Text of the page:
But what people were really wanting to dig into was obstruction, so on that volume, too, hundreds of pages there of material that is both flattering and unflattering to the president has been revealed. Barr promised when he was asked by Sen. [Jeanne] Shaheen on the Hill that he would not withhold information that could be damaging to the president. So it looks like he's made the effort here. We'll see if it's enough for Congress, because as we've talked about, House Judiciary has already approved subpoenas and they say they'll use them if they need to. [Fox News, The Daily Briefing with Dana Perino, 4/19/19]

    Fox News senior judicial analyst Andrew Napolitano claimed that Barr “erred on the side of transparency.” Fox host Martha MacCallum agreed, saying that “by most standards” the report is “lightly redacted.”

    MARTHA MACCALLUM: With regard to the report itself, we have a kind of cool graphic that The Wall Street Journal did that is an overview photograph of all of the pages, and you can see where the redactions are. It is, I think by most standards, fairly lightly redacted.

    ANDREW NAPOLITANO (FOX SENIOR JUDICIAL ANALYST): Yes, I quite -- I was wrong. I sat right here and I said half of it was going to be redacted and the more redactions, the less credibility it will have. I was very wrong. They were -- erred on the side of transparency in the redactions. [Fox News, The Story with Martha MacCallum, 4/19/19]

    Fox’s Catherine Herridge said that the report is “lightly redacted.”

    CATHERINE HERRIDGE (FOX NEWS CORRESPONDENT): I've been able to peel through it. It is lightly redacted and where there are redactions there is actually a statement justifying the redactions. [Fox News, America’s Newsroom, 4/18/19]

    Narrative 6: Fox defended Barr against accusations that he acted unprofessionally and in a partisan manner

    Since the release of the Mueller report, Barr’s actions have been called into question due to his oversimplification of the report in a four-page summary he initially released. According to The Guardian, Barr “was responsible for the decision not to prosecute Trump, despite the preponderance of evidence gathered by Mueller.” Barr’s Thursday morning press conference, held before anyone in media had seen the report, was seen as an effort to spin the report's findings ahead of its release, raising questions about his credibility and ability to act in a nonpartisan capacity. Still, Fox figures are defending Barr, brushing off criticisms of his actions as merely stemming from Democrats’ disappointment in the results of the report.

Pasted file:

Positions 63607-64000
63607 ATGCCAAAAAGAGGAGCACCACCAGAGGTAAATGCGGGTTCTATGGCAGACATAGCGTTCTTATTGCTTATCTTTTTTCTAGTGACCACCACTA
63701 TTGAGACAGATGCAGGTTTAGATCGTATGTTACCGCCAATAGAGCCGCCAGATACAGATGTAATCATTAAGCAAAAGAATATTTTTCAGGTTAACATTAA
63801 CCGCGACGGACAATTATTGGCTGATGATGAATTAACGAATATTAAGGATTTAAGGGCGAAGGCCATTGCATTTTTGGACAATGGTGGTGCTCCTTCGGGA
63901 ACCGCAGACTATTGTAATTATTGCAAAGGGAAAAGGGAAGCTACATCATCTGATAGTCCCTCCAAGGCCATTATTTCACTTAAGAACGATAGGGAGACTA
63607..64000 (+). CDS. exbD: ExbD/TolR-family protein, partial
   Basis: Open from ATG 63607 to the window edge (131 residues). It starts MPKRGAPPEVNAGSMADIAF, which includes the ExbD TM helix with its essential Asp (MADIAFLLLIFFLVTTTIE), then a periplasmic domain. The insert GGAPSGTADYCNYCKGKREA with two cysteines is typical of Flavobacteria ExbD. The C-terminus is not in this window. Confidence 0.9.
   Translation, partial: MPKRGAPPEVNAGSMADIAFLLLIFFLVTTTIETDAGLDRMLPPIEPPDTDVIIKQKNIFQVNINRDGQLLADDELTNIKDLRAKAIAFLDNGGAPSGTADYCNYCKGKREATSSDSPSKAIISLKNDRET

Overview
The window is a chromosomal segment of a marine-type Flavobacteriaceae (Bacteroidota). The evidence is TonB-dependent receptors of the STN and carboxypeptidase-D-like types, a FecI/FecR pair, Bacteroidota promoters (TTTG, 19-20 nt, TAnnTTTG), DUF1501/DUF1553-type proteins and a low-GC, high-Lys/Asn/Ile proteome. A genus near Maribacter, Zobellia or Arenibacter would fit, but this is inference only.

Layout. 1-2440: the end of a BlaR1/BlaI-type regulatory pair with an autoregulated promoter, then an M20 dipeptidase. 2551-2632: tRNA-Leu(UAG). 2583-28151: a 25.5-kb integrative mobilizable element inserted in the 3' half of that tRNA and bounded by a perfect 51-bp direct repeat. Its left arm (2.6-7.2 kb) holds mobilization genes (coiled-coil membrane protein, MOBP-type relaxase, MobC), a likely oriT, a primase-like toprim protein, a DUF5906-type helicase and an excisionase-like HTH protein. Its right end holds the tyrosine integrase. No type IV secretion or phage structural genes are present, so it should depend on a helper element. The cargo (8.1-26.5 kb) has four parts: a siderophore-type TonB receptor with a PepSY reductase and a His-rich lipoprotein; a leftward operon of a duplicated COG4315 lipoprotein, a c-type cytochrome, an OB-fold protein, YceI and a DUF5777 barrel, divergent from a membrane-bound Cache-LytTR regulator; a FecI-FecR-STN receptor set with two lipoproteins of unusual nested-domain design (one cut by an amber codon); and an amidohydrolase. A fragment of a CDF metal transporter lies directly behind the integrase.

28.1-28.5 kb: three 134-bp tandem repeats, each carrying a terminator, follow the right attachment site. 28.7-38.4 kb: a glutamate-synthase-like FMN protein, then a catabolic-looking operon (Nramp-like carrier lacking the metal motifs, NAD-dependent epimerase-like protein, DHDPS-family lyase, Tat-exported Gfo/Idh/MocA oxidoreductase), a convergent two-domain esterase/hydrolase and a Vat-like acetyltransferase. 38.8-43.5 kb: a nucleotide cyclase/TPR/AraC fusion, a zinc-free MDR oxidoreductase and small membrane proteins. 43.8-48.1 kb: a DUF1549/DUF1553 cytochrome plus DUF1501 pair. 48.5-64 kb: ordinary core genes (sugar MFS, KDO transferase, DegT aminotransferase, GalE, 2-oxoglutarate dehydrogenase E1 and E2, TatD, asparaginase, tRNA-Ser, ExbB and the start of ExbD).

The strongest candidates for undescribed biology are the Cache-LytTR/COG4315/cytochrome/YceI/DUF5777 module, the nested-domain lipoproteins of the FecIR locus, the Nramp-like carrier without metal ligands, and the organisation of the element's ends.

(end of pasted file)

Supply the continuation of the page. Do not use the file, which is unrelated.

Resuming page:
On Outnumbered, the panelists defended Barr. Co-host Dagen McDowell called criticisms of Barr "unbridled outrage," while co-host Lisa Kennedy Montgomery dismissed them as "clearly a Democratic talking point."

    DAGEN MCDOWELL (CO-HOST): What do you make of just the unbridled outrage toward Attorney General Bill Barr that we certainly saw in the media yesterday? Because I was talking to Robert Ray, who worked on the Whitewater investigation after Ken Starr did. And he said the argument that the attorney general varied from fair characterization of what Bob Mueller did, that notion is completely ridiculous. He knew the whole report was going to come out. And he said people are going to remember that the way this man is being disparaged, because you would be disciplined if you attacked a federal judge this way.

    LISA KENNEDY MONTGOMERY (CO-HOST): And it was so clearly a Democrat talking point that was issued, and that's why all the presidential candidates parroted it. And it's -- I don't understand -- the only thing that you can say is they were looking for something very clear and demonstrative to hang their hats on in order to impeach or at least reputationally tar the president beyond repair. And when they didn't have that one big thing, the next thing was to go after the AG. But I don't think that's going to stick, either. [Fox News, Outnumbered, 4/19/19]